A late mother’s daughter (a litigant in person) came “nowhere near establishing the basis for any proper challenge” and failed in her claim to have her late mother’s will set aside in the case of Barnaby v Johnson.
The deceased mother died just shy of her 97th birthday. Other than a £100 legacy left to her daughter, she left her modest estate to her son (the claimant) who brought a claim to propound the will. The daughter challenged the will on a number of grounds including lack of testamentary capacity, undue influence on the part of the claimant, forgery and/or want of knowledge and approval.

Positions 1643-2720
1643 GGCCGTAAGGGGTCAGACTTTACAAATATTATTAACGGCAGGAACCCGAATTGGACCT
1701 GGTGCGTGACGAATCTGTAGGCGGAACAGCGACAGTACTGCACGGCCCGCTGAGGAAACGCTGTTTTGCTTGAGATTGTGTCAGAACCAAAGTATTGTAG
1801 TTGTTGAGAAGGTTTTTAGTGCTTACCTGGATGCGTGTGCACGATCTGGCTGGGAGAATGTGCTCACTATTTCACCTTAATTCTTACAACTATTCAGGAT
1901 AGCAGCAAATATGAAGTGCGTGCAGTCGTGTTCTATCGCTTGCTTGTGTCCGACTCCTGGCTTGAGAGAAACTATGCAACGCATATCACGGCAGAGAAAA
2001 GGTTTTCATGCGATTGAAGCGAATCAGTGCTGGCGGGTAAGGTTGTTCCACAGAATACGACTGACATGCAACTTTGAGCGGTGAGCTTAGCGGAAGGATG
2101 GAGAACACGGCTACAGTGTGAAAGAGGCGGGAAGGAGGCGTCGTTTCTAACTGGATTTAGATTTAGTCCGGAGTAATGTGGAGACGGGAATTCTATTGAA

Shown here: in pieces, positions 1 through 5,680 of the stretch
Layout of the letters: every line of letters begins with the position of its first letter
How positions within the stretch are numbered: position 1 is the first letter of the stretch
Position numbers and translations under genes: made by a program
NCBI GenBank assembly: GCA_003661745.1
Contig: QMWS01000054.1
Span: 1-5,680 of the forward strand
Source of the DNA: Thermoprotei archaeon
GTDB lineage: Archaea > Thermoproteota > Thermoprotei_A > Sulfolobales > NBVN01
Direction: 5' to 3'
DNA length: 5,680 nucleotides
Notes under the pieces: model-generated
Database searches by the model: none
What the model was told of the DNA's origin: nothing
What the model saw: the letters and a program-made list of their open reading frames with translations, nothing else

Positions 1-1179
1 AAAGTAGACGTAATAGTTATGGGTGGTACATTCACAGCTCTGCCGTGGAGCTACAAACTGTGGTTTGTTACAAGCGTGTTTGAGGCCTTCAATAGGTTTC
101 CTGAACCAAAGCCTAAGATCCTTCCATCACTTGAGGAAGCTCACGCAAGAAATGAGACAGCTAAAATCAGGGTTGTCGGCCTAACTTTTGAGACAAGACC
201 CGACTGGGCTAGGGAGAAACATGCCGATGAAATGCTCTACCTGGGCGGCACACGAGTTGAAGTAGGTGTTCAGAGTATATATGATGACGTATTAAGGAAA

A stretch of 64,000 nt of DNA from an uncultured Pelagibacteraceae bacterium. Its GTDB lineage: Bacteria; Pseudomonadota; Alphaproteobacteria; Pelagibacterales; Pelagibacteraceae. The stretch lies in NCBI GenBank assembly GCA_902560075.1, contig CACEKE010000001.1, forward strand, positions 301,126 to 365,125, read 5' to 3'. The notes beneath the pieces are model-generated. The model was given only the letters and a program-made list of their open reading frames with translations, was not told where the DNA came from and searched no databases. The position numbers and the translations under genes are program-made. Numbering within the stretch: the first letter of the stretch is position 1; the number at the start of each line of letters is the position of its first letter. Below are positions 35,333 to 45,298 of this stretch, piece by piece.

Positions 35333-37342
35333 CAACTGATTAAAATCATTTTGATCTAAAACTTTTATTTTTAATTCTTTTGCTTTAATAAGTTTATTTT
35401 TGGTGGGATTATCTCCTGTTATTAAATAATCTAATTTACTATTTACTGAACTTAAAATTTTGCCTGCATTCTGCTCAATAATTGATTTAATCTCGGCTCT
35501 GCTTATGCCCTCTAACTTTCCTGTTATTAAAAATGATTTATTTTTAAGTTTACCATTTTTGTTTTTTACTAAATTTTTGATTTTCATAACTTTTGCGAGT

She failed. In fact, the court found she had made various “fanciful and wholly unwarranted” allegations without any evidence to support her contentions. Her evidence was also described as contradictory, self-serving and deliberately misleading.
On the facts, the presumption of capacity had arisen (the will was rational on the face of it) and the daughter adduced no evidence to cast doubt on that. There was no evidence to amount to undue influence. The claimant had proved his mother’s knowledge and approval and there was no forgery.
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